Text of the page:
Faces of UMSI: Cheng Li

UMSI doctoral student Cheng Li says her research is driven by her desire to develop interactive machine learning and data algorithms that can help people.

“I want to be able to help people who aren’t experts in data mining or machine learning, but they need to solve particular tasks in their work,” Cheng says. “I'm thinking about developing systems that could help people understand the learning process of the algorithms, and interact with people, so they can utilize tools and adapt those tools to their particular domain.”

Cheng’s interest in machine learning, data mining, and information retrieval grew while she was working toward her bachelor’s degree in computer science at China’s Zhejiang University. While studying at Zhejiang, Cheng spent some time as an exchange student and research assistant at Singapore Management University, where her advisor worked on a number of projects that involved data mining. 

As she began to read more papers on the topic, she came across several articles published by UMSI Associate Professor Qiaozhu Mei and was inspired by his work. After learning more about Mei’s research and the opportunities available at UMSI, Cheng decided it would be the best place for her to pursue her PhD and work toward her lifelong goal of becoming a professor.

“My father is a biology professor back in China, so it was my dream to become a professor too,” Cheng says. “UMSI is the only information school I applied to because I am really interested in the interdisciplinary atmosphere here, and everyone here really cares about the connection between people and technology.”

Cheng is a member of Mei’s Foreseer research group, which finds broad applications in web search and mining, social computing, scientific literature mining, and health informatics by focusing on novel methods and applications of information retrieval, text mining, natural language processing, and social network analysis. With the group, Cheng is currently developing an interactive retrieval system that can help users access all the relevant results related to their queries.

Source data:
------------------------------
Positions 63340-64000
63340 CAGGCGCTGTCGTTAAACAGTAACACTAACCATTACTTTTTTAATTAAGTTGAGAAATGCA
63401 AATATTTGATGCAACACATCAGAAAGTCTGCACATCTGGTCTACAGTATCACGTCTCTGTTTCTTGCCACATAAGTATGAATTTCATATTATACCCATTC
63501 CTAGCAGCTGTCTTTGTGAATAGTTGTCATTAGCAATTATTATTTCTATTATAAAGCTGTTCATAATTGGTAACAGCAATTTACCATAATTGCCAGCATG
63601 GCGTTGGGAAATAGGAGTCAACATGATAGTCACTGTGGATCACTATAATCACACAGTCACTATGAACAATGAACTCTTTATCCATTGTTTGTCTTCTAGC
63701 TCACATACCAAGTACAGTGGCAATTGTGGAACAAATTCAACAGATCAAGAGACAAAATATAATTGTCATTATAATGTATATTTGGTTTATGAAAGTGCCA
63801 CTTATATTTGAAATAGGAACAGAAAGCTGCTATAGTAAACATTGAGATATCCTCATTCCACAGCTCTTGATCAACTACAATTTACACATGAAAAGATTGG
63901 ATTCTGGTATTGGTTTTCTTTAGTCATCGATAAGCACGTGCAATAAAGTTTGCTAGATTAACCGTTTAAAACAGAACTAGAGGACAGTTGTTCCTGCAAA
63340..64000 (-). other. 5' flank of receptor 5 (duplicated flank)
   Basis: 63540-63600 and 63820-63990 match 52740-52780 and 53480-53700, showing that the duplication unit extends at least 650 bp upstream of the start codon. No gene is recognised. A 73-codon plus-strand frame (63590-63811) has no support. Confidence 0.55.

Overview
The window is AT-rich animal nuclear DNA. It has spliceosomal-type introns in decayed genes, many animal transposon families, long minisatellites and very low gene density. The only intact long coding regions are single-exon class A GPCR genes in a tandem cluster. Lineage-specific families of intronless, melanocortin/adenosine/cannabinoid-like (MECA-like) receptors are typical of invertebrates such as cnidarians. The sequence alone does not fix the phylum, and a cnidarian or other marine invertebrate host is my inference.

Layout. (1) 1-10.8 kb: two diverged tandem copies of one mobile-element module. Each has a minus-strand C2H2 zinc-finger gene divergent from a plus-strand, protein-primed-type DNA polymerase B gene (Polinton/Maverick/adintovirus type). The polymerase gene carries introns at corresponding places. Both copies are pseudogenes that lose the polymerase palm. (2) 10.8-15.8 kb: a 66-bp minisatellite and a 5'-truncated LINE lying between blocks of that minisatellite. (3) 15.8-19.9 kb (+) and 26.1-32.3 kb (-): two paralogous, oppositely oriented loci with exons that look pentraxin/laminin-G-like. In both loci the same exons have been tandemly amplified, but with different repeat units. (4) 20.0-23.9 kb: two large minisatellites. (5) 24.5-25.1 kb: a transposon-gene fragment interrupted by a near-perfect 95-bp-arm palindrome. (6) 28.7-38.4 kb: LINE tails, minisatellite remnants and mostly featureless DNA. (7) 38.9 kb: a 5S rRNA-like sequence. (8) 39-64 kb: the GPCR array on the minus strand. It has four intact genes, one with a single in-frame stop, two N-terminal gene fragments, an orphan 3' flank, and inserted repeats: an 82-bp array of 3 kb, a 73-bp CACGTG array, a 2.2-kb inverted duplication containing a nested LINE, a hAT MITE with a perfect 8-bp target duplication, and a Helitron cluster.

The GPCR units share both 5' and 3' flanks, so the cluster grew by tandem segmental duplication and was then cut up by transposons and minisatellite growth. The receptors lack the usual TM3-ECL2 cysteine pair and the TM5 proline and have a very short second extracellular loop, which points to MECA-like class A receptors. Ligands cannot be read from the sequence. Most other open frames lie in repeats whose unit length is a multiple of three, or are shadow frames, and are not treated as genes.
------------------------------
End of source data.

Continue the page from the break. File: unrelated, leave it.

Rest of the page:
While people who use popular Internet search engines are typically only interested in the top one or two results, Cheng says the system she is working on would be particularly beneficial to users doing literature surveys who would need access to all the papers related to their topic, or physicians who need to review all the patients with certain conditions for clinical trials, or attorneys trying to find every piece of evidence related to their case from documents that are under legal hold.

The system would ask a user to judge documents and determine if they are related to the query and would propose new queries that allow users to edit and help the system to retrieve more relevant documents. 

Cheng is also exploring how machine learning and data mining can be applied to issues in social media. In the summer of 2014, she worked as a research intern at Twitter and recently published a paper on her research that looked to improve the accuracy of predicting whether people will click on ads.

The paper, "Click-through Prediction for Advertising in Twitter Timeline," was accepted by the 21st ACM SIGKDD Conference on Knowledge Discovery and Data Mining (KDD), a premier conference that brings together researchers and practitioners from data mining, knowledge discovery, data analytics, and big data. 

Cheng will go to Australia in August to present her research at the conference, which accepted her paper in its Industry & Government Track. Submissions to this category focus on systems that address real-world problems, something that Cheng is happy she’s been able to do in her time at UMSI as well.

“I’m most interested in machine learning and data mining algorithms and how to apply them to real problems to help people,” Cheng says. “And that’s what we do here—we look at real problems and we solve those problems for people.”